First, it was companies that represented the interests of these states. Now, the governments themselves are coming and quite easily getting the land,” Twesigye points out. These are often rich countries that have little arable land. They traditionally import a lot of food but have lately grown wary of buying it, following food price fluctuations and unreliable supply in the past few years. They have now decided to simply acquire land in the poorer world, grow their food and then ship it back home.

South Korea and the United Arab Emirates have been granted 690,000 and 400,000 hectares, respectively, in Sudan alone.

In Congo, China has 2.8 million hectares. In Madagascar, a South Korean firm, Daewoo Logistics, got a deal to use 1.3 million hectares for 99 years, without paying a penny. In Kenya, Qatar is seeking to lease 40,000 hectares for vegetable growing in the fertile River Tana delta. In exchange, Qatar would construct a port for Kenya, but the vegetable produce would be shipped back to Qatar.

In Mozambique, China has leased extensive farmland and is reportedly shipping Chinese farmers to work on the leased land. Egypt intends to establish 14 wheat farms in the Nile Basin countries.

According the International Food Policy Research Institute (IFPRI), a think-tank in Washington, DC, between 15 million and 20 million hectares of farmland in poor countries have been subject to transactions or talks involving foreigners since 2006. Critics are calling these deals the new scramble for Africa. Others are referring to the trend as a kind of neo-colonialist land grabbing.

The head of the UN’s Food and Agriculture Organisation, Jacques Diouf, has warned that the deals could lead to a kind of neo-colonialism where poor states produce food for the rich ones while their own people go hungry.

In many places, these deals are very controversial. The 1.3m hectare deal between Madagascar and Daewoo, raised so much hostility from the Malagasies that it contributed to the recent civilian coup, that saw the president overthrown. The hostile side said that the deal would make Madagascar a “South Korean colony.” The 1.3m hectares is reportedly nearly half of all the arable land on the island.

In Kenya, the 40,000 hectares deal with Qatar appears to have fallen through, following fervent protests from both the civil society and the public. Other critics say the governments of the poor countries are grabbing land from their citizens to sell it.

“Host governments usually claim that the land they are offering for sale or lease is vacant or owned by the state. That is not always true. “Empty” land often supports herders who graze animals on it. Land may be formally owned by the state but contain people who have farmed it for generations. Their customary rights are recognised locally, but often not accepted in law,” explains an article in last month’s issue of the UK magazine, the Economist.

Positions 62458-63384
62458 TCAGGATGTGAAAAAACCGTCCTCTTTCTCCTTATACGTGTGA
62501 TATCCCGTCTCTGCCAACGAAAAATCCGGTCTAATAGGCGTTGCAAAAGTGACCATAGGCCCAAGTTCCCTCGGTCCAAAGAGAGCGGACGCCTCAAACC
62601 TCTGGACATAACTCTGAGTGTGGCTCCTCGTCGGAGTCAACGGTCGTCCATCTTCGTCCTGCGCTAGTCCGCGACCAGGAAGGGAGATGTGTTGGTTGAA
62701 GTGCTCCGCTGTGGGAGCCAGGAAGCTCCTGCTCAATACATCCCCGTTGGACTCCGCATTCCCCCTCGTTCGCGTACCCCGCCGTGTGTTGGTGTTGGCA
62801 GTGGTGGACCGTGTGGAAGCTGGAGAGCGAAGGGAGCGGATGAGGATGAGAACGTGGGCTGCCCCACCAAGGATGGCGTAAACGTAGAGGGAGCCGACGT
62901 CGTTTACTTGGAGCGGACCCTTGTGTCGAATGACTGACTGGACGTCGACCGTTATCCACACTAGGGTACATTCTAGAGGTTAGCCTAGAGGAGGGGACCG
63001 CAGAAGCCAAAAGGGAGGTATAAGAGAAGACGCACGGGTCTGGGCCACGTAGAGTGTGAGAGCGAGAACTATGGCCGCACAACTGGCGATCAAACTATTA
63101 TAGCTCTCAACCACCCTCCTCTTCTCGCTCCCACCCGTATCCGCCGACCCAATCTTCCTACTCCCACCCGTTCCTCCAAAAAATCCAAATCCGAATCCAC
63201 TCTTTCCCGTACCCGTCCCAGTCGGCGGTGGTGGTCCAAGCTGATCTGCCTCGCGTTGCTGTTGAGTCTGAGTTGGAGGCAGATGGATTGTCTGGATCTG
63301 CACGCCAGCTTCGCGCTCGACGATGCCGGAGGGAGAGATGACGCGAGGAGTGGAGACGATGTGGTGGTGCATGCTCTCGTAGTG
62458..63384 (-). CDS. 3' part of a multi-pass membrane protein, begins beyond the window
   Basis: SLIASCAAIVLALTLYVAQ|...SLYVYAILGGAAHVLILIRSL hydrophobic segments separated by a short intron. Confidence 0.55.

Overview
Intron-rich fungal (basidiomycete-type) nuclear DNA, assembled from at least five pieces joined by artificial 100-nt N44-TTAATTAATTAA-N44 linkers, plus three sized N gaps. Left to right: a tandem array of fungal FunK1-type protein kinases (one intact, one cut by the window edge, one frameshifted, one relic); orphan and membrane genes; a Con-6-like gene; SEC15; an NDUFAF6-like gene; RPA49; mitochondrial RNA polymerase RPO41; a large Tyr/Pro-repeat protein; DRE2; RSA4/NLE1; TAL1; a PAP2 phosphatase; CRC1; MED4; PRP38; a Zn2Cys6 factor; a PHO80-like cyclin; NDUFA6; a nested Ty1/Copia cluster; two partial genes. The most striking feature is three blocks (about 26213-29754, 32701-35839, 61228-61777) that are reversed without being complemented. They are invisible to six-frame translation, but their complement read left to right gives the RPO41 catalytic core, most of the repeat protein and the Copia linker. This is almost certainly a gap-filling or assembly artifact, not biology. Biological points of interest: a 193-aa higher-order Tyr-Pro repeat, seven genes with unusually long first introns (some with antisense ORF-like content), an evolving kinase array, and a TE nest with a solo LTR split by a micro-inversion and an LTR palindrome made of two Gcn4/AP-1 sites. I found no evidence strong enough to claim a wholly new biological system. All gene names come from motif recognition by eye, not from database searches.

In Gulu, where Egypt wants the 200 hectares, land is primarily owned under the customary tenure system. The price at which the land is given is also a worrisome issue among the critics.

In Madagascar, Daewoo officials were reported to have said they expected to pay nothing for the 1.3m hectares they were leasing for 99 years. Daewoo is expected to make the deal fair by providing jobs and constructing relevant road and railway infrastructure.

Here, what the Egyptians will pay and how Uganda will benefit is yet to be negotiated, according to the agriculture ministry. Opolot says he is aware of the global trend but that the Uganda deal will be different because the out-grower farmers will retain their land. Land for the nuclear farm will come off government owned acreage. The ministry will also negotiate for a deal that ensures the project meets Uganda’s needs before exporting any wheat.
Even skeptics agree the deal is not a bad thing for Uganda as it could go a long way in improving the chronically under-invested agricultural sector.

“Foreign direct investment has never been a bad thing,” Rugadya concedes. She says there are policy models that can be used to create a win-win situation. The land policy consultant cites the out-growers model as one such win-win strategy. Serious consideration, she argues, should be given to issues like how customary owners’ rights are going to be managed and how Uganda and Egypt will share the benefits from the planned farms.

Twesigye argues for the consultative path. “Let the process be conducted in a consultative manner. Parliament and the local communities should all be involved,” he says. Otherwise, he warns, the process allows for a lot of corruption. Whether this will be a good or bad deal for Uganda depends on how it is negotiated.

Is Egypt land deal a blessing or curse for Uganda?